Some of the most popular. That’s the verdict from who examined the leading running apps five years apart and found only a few apps had improved — and not by much. Running a lot about you as you use them. Your health data, like your height and weight, are used to calculate how many calories you burn, and your can track your workout route from door to door. But in the wrong hands, this where you live or where you work. In 2018, Strava said it would simplify its privacy features to allow its users greater control over their data after researchers found Strava military bases and secret government facilities.
Now, researchers at U.K. cybersecurity firm Pen Test Partners say many of the topStrava, Runkeeper, MapMyRun, Nike Run Club, and Runtastic — still don’t use basic security measures to prevent hackers from breaking in or health and fitness data spilling out. Only Runtastic had set a more robust password policy over the past five years, while the other some of the most basic passwords like “123456” and “password,” the researchers found in their testing. Malicious hackers often automate accounts with known or easy-to-guess passwords. Worse, none of the to set up two-factor authentication, a feature that puts an additional barrier in place to prevent malicious hackers from reusing stolen passwords. shows even the simplest form of two-factor authentication can prevent most automated password reuse attacks.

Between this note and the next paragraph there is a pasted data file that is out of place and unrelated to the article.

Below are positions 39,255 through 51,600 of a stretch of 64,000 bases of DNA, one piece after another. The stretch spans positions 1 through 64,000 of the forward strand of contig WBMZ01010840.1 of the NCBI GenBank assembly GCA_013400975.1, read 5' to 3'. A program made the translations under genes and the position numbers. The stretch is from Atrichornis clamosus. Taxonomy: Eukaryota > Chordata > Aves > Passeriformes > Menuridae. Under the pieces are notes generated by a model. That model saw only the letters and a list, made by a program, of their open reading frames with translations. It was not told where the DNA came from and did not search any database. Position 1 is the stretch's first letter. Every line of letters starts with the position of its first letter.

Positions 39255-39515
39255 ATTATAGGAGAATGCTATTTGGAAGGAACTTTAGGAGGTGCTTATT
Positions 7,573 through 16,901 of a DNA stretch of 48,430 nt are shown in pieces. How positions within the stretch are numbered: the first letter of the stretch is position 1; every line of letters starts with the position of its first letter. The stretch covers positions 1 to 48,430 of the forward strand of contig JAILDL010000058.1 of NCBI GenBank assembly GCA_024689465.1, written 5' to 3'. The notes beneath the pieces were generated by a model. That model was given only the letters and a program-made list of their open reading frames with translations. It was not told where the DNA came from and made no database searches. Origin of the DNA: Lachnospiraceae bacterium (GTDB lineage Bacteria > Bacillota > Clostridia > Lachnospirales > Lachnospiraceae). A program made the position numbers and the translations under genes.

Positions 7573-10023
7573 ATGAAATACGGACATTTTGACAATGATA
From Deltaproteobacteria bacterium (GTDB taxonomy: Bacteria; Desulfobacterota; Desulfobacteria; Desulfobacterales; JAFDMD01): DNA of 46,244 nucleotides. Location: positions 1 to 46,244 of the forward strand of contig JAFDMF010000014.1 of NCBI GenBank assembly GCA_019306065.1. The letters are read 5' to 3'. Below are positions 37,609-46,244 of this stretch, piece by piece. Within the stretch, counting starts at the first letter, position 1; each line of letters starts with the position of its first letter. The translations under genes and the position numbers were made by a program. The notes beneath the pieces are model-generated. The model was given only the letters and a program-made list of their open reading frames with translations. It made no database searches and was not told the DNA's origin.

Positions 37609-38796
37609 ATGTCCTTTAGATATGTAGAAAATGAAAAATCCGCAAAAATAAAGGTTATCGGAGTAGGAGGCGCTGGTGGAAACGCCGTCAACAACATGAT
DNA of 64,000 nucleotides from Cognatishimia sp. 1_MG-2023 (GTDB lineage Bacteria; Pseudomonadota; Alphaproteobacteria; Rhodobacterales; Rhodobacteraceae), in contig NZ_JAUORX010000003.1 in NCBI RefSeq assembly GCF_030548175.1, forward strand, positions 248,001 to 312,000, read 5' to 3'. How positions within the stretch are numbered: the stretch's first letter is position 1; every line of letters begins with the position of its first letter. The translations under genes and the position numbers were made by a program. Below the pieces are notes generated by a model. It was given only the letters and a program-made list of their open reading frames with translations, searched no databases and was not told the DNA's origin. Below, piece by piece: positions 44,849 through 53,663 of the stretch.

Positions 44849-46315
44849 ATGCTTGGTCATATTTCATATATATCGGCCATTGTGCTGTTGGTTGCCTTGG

We asked each app maker why they had not implemented two-factor authentication. None of the companies commented. The researchers also found that while Runtastic, Nike Run Club, and MapMyRun hadcontrols, Strava had seen “no significant change.” From their report: “Strava and Runkeeper are configured to share user data by default publicly. Changing these settings in the application is possible, but it takes some time to find and set them correctly, which is probably not the first consideration for a regular user.” “Nike Run Club, Runtastic, and MapMyRun [were] found to have better settings enabled, which means they do not share users’ data by default as the other applications do. They only share your training information with friends or followers,” the report said.